Menopause & the Mediterranean Diet

Sep 8, 2022
Medically reviewed by: 
Dr. Leah Millheiser

The Mediterranean diet is an approach to food that centers whole grains, fruits and vegetables, nuts and seeds, beans, and healthy fats like olive oil. Thanks to its simplicity and proven health benefits, the diet has enduring popularity among consumers and researchers alike. And for people in menopause, the Mediterranean diet holds a special appeal: It may help protect against symptoms like hot flashes, depression, and cognitive issues while improving long-term bone and heart health.

Mediterranean diet basics: How it works

The Mediterranean diet is based on the traditional cuisines of Greece, Spain, Italy, and other cultures of the Mediterranean sea. It first caught the attention of public health researchers in the 1950s who noticed that heart health among rural, working class Mediterranean people was much better than that of their US counterparts. It wasn’t until the 1990s, however, that the diet exploded into public consciousness, where it has remained ever since.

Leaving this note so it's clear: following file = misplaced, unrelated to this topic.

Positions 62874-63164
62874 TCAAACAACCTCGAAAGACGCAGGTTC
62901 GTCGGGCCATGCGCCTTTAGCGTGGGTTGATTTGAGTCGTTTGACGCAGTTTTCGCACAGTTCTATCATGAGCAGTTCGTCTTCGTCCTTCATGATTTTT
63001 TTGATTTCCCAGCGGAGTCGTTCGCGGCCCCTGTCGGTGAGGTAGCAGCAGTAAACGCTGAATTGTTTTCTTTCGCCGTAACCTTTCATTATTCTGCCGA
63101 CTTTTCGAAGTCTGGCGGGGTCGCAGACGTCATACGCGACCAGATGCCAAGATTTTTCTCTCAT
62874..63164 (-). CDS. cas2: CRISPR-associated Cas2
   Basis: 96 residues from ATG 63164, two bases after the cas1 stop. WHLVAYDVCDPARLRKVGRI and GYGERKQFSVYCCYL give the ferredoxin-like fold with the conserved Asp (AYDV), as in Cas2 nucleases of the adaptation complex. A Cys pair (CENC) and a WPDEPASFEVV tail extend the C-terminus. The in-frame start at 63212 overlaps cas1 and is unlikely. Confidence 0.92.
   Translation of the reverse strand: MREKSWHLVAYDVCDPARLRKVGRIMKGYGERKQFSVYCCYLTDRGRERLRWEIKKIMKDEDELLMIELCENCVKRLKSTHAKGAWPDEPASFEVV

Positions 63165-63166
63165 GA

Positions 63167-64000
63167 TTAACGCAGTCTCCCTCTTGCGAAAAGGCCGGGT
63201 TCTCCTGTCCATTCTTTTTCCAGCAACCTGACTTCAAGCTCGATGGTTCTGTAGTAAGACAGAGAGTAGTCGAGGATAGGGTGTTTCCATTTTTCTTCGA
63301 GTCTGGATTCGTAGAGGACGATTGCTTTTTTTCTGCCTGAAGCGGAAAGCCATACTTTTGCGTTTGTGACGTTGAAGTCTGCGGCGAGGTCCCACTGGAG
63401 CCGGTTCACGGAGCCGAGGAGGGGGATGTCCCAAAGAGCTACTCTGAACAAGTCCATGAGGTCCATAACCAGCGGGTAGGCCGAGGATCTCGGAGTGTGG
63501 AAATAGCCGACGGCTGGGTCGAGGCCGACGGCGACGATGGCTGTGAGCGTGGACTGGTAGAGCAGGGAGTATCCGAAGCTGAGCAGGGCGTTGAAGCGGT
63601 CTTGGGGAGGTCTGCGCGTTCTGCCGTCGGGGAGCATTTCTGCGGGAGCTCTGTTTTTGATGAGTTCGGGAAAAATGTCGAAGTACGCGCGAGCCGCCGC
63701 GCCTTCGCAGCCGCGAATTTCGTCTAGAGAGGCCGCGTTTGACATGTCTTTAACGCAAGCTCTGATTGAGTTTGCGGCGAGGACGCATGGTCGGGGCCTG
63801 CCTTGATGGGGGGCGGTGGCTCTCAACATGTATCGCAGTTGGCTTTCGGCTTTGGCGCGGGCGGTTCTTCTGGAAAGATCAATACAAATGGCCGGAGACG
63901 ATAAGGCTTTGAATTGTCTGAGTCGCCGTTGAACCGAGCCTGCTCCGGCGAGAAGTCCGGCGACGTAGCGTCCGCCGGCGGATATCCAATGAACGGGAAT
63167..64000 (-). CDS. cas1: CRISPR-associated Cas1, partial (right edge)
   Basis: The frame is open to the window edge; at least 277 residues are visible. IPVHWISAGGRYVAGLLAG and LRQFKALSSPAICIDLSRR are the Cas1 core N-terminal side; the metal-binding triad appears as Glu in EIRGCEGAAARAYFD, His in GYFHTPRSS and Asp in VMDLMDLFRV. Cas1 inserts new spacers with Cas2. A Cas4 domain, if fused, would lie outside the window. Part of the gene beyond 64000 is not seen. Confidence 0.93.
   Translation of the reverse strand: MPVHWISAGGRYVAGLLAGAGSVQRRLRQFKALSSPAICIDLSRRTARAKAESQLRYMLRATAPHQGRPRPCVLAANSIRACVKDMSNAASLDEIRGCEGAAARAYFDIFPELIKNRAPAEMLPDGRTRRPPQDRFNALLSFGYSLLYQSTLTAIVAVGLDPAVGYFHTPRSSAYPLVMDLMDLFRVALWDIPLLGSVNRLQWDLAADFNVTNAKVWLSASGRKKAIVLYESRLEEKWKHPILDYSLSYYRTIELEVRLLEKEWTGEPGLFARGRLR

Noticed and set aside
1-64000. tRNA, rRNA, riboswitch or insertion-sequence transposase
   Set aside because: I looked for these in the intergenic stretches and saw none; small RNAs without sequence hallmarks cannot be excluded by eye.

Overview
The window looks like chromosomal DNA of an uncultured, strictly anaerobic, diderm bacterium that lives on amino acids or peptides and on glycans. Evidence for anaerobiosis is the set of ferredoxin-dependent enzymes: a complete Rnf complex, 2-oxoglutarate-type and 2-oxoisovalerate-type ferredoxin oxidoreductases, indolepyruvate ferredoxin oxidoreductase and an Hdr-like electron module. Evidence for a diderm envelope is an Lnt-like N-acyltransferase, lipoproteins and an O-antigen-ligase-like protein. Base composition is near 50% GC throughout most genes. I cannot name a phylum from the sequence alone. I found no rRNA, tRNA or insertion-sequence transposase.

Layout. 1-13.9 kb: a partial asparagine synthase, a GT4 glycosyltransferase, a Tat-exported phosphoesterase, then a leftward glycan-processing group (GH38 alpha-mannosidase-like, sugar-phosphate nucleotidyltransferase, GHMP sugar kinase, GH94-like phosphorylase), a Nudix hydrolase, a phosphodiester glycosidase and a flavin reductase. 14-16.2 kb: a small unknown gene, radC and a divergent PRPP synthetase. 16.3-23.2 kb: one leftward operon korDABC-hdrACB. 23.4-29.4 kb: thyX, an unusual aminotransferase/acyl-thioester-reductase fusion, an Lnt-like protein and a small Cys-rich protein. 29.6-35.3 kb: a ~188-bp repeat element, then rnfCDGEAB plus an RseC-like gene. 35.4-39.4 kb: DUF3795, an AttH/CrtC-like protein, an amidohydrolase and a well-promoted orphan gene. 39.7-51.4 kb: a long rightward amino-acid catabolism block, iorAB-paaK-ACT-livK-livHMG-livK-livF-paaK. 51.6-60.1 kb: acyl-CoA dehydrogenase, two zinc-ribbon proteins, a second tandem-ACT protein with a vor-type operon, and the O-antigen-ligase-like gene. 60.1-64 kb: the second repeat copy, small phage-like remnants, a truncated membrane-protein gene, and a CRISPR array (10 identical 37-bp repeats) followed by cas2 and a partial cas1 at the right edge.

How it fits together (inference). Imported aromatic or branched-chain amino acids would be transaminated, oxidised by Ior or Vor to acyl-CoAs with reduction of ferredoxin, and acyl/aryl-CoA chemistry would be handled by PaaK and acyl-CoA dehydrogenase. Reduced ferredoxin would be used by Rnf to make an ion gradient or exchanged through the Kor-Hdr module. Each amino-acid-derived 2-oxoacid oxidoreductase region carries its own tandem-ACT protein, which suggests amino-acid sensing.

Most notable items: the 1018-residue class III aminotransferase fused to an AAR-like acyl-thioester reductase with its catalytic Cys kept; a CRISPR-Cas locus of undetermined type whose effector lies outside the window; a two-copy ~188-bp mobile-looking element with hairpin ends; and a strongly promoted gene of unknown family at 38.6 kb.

For people accustomed to calorie counting and complex rules, the Mediterranean diet offers a breath of fresh air. It is nonrestrictive, meaning there aren’t hard limits on the type or amount of food you eat. Instead, the Mediterranean diet gives people a general orientation toward meals. Plant foods and healthy fats are emphasized, while other foods—meat, dairy, sweets, and refined grains—take a backseat.

The Mediterranean diet has been studied extensively and is broadly considered healthy by researchers and healthcare providers. One recent study even described it as the “gold standard in preventive medicine,” citing its many protective health benefits. But what does the Mediterranean diet have to offer people during menopause?

The Mediterranean diet & hot flashes

Hot flashes are one of the most common and uncomfortable symptoms of menopause. As your natural estrogen levels fall, a part of your brain that regulates temperature (the hypothalamus) seems to get scrambled. The hypothalamus then sends out improper signals to the rest of your body, causing intense heat and sweating..

In a study of over 6000 women, researchers found that those who ate a Mediterranean-style diet were significantly less likely to report hot flashes and night sweats than those who ate a high-fat and high-sugar diet. While we’re not entirely sure how this effect works, the study authors speculated that the diet’s higher fiber and lower fat content could help stabilize estrogen levels, while a conventional diet might do the opposite. Other investigators have suggested that the Mediterranean diet may stave off hot flashes by helping people lose excess weight (which is an established hot flash risk factor).